HOUSTON - Three genomic tests separately predict the likelihood that a patient's breast cancer will reoccur after surgery without additional treatment, and the cancer's vulnerability to chemotherapy or hormone therapy, researchers at The University of Texas M. D. Anderson Cancer Center report at the first American Society of Clinical Oncology ASCO Breast Cancer Symposium Sept. 7-8 in San Francisco.
Each predictor - of prognosis, of sensitivity to chemotherapy and sensitivity to hormone therapy - is independent of the others, providing unique information to physicians and patients considering treatment options, says W. Fraser Symmans, M.D., professor in M. D. Anderson's Department of Pathology.
"Existing genomic tests for breast cancer provide information about future risk in general, but not the likely benefit of each treatment option separate from a patient's overall prognosis if no treatment followed surgery. It is important to independently assess these three variables," Symmans says.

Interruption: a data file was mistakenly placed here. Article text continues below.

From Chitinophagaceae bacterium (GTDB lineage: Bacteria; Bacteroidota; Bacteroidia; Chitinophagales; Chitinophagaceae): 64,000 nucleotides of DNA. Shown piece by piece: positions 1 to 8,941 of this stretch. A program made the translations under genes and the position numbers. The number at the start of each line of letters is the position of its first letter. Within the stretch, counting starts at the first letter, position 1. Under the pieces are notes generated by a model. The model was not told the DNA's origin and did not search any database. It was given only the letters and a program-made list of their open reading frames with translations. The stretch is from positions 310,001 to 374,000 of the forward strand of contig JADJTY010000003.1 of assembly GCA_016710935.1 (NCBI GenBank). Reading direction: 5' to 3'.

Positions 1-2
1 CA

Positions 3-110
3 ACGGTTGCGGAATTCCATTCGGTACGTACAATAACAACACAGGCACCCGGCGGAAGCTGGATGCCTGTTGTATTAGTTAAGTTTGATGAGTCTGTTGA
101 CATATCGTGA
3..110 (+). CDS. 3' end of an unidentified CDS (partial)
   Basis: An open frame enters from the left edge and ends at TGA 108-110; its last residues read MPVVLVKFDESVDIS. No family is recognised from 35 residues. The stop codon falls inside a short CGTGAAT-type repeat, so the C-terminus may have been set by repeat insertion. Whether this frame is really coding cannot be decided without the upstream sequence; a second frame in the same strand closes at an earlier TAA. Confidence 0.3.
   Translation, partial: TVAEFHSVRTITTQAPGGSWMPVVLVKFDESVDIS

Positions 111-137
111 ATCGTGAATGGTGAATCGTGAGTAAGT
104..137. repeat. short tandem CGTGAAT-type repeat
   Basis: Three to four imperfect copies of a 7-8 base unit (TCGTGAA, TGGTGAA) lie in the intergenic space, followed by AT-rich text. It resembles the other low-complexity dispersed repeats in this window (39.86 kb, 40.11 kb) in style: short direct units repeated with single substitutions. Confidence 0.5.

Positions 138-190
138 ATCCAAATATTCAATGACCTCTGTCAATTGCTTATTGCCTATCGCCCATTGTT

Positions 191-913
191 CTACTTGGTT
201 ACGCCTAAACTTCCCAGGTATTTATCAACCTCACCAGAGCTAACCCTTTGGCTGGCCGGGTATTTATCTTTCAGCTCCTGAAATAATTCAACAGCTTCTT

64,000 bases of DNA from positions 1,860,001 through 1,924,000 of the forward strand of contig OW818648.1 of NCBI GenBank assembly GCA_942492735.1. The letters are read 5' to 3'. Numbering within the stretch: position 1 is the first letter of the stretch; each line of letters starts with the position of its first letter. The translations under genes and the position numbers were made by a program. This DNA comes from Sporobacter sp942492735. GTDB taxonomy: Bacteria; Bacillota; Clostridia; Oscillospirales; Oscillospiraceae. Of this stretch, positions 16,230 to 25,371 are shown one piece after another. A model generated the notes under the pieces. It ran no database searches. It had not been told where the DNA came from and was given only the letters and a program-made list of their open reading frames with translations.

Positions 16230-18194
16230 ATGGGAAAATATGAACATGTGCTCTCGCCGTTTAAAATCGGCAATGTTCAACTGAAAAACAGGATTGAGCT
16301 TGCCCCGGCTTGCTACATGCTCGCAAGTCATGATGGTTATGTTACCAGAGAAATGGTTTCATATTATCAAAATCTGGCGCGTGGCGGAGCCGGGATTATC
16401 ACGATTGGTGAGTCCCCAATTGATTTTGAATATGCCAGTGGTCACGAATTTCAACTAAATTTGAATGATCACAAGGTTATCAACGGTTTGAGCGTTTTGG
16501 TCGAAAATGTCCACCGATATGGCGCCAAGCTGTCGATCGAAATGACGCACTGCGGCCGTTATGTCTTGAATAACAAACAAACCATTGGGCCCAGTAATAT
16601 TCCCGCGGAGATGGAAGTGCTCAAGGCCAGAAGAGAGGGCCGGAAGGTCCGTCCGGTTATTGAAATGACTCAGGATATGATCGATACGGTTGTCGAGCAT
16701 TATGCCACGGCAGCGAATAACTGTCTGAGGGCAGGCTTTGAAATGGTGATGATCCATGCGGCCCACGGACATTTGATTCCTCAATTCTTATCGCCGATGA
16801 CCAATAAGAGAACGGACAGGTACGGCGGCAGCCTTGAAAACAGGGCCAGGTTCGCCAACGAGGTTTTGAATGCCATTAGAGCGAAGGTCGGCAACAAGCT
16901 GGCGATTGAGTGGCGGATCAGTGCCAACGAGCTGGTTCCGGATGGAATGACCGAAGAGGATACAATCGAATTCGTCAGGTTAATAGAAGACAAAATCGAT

Symmans and Lajos Pusztai, M.D., Ph.D., associate professor in M. D. Anderson's Department of Breast Medical Oncology will present two research updates on the genomic predictors, which can be reported from a single microarray analysis of a needle biopsy of a patient's breast cancer.
Symmans will present results from two studies involving 960 patients validating a 200-gene index that predicts a patient's response to hormone-suppressing therapy. About 70 percent of breast cancers express the estrogen receptor (ER), indicating that their growth is fueled to some extent by the female hormone estrogen. Anti-estrogen therapies such as tamoxifen only benefit about half of these patients. The challenge is to predict exactly who will be helped and who should seek additional treatment.
In the two studies the Sensitivity to Endocrine Therapy (SET) Index score predicted distant relapse free survival among 453 patients who received tamoxifen
|Contact: Scott Merville|
University of Texas M. D. Anderson Cancer Center